CHRISTCHURCH, NEW ZEALAND — Time had slipped away, and we felt we shortchanged Christchurch.
But with another half day left, we did the logical thing and took our time in the morning.
After Karen left to babysit her granddaughter, we listened to a local radio talk show for a while with Rob. The host was talking about NBC anchor Matt Lauer’s purchase of a $13 million estate on Lake Wanaka and said Kiwis were “up in arms” about it. Lauer’s new estate is near Trump donor Peter Thiel’s estate, who likewise caused a stir when Kiwis found out he bought himself citizenship with a donation.
We reluctantly gathered up our scattered stuff and threw it in the car, donated our leftover camping food to the backpackers’ hostel two doors away and then went off to de Spa Chocolatier. Its chocolates are made by a Belgian who has 40 years’ experience and once supplied Belgian royals, so it sounded good.
The moment we stepped into the store, we knew our hunch was right. The sweet aroma of chocolate hung in the air, and a small cabinet showed off the beautiful creations. They all looked delicious, so in addition to a gift box for Karen and Rob, we got four for ourselves: raspberry cream, hazelnut caramel, Grand Marnier and kirsch ganache. They didn’t last long.
We dropped off the chocolates on our way to the botanical gardens, a place we had wanted to visit our first day. Driving through the city center, we noticed another clever adaptation to post-earthquake realities: the Coffee Container shop, in a shipping container, of course.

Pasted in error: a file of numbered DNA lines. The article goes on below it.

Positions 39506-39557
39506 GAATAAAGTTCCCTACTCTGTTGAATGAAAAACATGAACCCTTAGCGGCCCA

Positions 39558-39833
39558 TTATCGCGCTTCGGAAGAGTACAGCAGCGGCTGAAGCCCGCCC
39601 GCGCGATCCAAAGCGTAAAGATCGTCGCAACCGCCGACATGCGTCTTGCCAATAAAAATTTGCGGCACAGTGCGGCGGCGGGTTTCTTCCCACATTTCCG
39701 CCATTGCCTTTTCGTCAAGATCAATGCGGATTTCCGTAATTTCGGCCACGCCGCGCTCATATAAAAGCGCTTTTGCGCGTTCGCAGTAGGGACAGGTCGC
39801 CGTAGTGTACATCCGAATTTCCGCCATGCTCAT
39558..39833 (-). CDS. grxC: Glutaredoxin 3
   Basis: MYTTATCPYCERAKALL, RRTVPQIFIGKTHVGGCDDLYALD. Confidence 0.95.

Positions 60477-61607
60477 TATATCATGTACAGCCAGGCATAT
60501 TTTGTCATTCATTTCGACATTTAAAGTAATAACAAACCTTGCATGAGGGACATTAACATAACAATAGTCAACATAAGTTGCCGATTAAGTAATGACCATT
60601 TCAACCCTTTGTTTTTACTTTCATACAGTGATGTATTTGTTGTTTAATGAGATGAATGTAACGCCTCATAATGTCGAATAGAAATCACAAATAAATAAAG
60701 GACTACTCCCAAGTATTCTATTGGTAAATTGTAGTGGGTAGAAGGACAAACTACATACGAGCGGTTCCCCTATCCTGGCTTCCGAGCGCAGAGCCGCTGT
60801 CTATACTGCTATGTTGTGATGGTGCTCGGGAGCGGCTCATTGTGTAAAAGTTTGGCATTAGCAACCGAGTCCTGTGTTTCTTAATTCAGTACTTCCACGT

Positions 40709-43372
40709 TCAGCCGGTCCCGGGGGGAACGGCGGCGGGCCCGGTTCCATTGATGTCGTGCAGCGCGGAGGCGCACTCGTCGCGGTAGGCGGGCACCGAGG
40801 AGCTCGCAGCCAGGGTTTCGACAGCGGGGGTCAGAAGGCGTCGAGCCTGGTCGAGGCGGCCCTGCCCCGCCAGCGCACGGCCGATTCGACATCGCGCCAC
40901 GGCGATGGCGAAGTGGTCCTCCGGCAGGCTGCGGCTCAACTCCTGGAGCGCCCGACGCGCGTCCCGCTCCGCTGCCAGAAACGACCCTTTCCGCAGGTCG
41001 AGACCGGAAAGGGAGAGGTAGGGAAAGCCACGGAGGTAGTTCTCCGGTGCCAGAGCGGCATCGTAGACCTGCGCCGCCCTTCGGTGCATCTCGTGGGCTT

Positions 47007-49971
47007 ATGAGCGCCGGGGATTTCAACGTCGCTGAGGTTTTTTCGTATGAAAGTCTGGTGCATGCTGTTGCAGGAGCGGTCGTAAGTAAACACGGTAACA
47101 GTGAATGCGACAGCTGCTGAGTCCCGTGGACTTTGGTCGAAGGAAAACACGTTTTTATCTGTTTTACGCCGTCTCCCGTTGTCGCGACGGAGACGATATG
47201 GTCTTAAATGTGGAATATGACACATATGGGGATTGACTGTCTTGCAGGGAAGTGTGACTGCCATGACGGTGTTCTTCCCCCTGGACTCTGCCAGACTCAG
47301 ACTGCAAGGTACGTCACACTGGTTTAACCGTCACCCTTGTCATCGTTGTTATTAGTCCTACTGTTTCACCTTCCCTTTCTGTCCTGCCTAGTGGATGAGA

Parking near the Canterbury Museum, we used the meter to get rid of the large cache of coins we had accumulated. For once, we didn’t leave a country with loads of foreign currency: Between the chocolates and the meter, we were left with $2 for the rest of the day.
We spent some time admiring the peacock fountain, then headed for the rose garden. It was lovely, but our favorite section was New Zealand Icons. It held all of our favorites: silverfern, kauri, rimu, flax and beech, plus the flowers we’d been admiring along roadsides the last six weeks: agapanthus, crocosmia and torch lilies.
We also saw glowing pink resurrection lilies, which send up shoots in spring that die back and then, in late summer, a single sturdy stem bearing iridescent flowers. It’s the perfect symbol of Christchurch.
The New Zealand section also featured horopito, a bush that has leaves with a strong pepper taste when chewed, as we found out when our guide in Doubtful Sound brought a leaf for us to nibble on.
After about an hour in the park, it was time to make our way to the airport, via a New World Market to pick up lunch — a shared chicken-cranberry sammie and fruit — and pack everything into two bags for the plane.
We were a bit apprehensive about the airport experience, but there was no need: The desk attendant allowed us to send our bags with a little extra weight, and the security staff at the checkpoint was very nice and chipper, inquiring about our trip and joking around. Compared to the power-drunk TSA bulldogs, this was a really pleasant experience. We even got to keep our shoes on!
That pleasantness continued once we landed in Melbourne, with the immigration officer commenting on Torsten’s 700+ page programming book, which Torsten finally started to read after lugging it halfway around the world.
That was followed by a brief conversation, and the customs officer inspecting our form asked about our declaration that we had been in wilderness areas. Once we told him that our stuff was clean before going to New Zealand, we got the coveted green stamp and were good to go.
The rest was just typical traveling stuff: Buy tickets for the express bus into town, haul two 24kg (53lbs) bags a few blocks to the Hotel Alto and burrow in for the night. Beth went out to get beer and chips, but due to sleeplessness, Torsten preferred to just get some rest. There’s always tomorrow . . .